Chapter 2, "An Upward Trajectory, 1860–1919," tells how the British came to dominate the global warship industry as they had textile manufacturing and railroad construction. From 1905 to 1916, Britain built the ships that fought in World War I, pouring vast sums into a naval arms race to create a fleet half again as big as Germany's, its nearest rival. Chapter 3, "Retrenchment and Revival, 1920–1945," tells a less triumphant tale. After the war, arms limitation treaties and then a worldwide depression drained Great Britain of both the political will and the capital to produce many warships. It built just two new battleships in the 1920s and sent most of the armada of the Battle of Jutland to the shipbreakers. This caused a grave problem when, in 1935, with ominous signs coming from both Tokyo and Berlin, London suddenly wanted to build a new generation of battleships. During the interwar period, the largest shipbuilders had survived by making freighters and liners or by merging,[1] but many firms folded and their specialized workforces dispersed. The Royal Navy never got all the battleships it ordered before World War II, because the requisite armor plate and heavy guns could not be produced on time.

The strengths of Battleship Builders are the fantastic quantity of information it gathers and the sheer beauty of its illustration program. The authors list not only every battleship built during the relevant period, but also which firm made the heavy guns for each. Drawing extensively on the files of the companies involved, they even specify the cost of each type of gun and ton of armor plate. But they go well beyond guns, turbines, and armor. Each big shipyard crane that hoisted these heavy components into the hulls is described and illustrated! Such details will appeal to historians of industry and technology, who will learn, too, what Vickers's profit margins were on various types of ships. Two appendices further detail contracts and costs. Although students of naval history or technology may find much of this mind-numbing, the authors have done a great service by presenting in a coherent way the records (often handwritten) from dozens of firms, large and small, scattered in public and private collections.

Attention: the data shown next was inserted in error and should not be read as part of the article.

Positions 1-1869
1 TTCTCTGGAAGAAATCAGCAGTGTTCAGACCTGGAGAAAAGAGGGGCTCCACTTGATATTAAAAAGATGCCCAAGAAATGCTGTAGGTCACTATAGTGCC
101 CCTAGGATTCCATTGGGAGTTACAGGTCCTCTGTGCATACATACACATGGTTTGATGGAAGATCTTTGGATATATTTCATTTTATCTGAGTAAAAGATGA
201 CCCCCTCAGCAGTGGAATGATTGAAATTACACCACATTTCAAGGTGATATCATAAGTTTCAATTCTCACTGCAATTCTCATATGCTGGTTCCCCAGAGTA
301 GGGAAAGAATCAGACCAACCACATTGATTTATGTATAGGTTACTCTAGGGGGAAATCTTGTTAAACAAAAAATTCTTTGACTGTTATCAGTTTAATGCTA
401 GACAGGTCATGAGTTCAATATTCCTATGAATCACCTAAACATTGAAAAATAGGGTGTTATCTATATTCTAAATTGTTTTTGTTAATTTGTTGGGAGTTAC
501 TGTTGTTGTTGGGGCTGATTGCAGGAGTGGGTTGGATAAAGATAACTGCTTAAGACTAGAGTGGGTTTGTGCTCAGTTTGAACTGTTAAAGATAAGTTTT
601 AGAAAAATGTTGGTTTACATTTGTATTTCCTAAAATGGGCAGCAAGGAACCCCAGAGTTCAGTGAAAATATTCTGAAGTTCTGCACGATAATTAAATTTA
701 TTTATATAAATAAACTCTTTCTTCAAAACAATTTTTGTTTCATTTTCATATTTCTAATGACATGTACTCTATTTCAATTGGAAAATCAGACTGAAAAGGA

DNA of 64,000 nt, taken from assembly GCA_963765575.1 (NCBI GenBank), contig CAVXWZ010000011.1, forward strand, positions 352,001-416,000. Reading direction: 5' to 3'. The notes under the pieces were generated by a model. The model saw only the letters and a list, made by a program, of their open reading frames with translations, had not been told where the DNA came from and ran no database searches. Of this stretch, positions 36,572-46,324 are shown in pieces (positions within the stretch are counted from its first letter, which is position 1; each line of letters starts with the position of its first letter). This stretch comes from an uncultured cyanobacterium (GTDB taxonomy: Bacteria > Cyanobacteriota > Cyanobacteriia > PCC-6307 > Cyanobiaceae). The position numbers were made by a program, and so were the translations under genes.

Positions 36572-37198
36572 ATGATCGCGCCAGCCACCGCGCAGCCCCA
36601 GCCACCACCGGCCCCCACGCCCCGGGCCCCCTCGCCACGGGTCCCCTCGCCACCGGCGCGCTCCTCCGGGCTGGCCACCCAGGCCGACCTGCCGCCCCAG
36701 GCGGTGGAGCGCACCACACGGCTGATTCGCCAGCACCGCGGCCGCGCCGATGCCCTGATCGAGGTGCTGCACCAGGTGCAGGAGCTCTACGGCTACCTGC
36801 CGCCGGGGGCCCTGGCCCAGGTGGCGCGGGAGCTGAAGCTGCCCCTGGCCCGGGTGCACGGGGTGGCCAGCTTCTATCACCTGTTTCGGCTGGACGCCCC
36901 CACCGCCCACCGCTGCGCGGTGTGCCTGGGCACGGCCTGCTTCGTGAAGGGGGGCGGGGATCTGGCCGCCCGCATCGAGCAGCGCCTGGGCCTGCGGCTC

The book's hundreds of sharp black-and-white photographs show every phase of a ship's life, from the laying of its keel to its sad reduction to a pile of scrap. Even those familiar the standard works[2] on the subject will be pleasantly surprised by the many new illustrations here. The authors have astutely chosen photographs that best depict what precisely they wish to explain: thus we have pictures of HMS Hercules and Howe—neither of which saw much action—rather than the tired images of the more frequently written about HMS Tiger or Hood. Besides photographs, there are lovingly detailed half-tone diagrams of each shipyard.[3]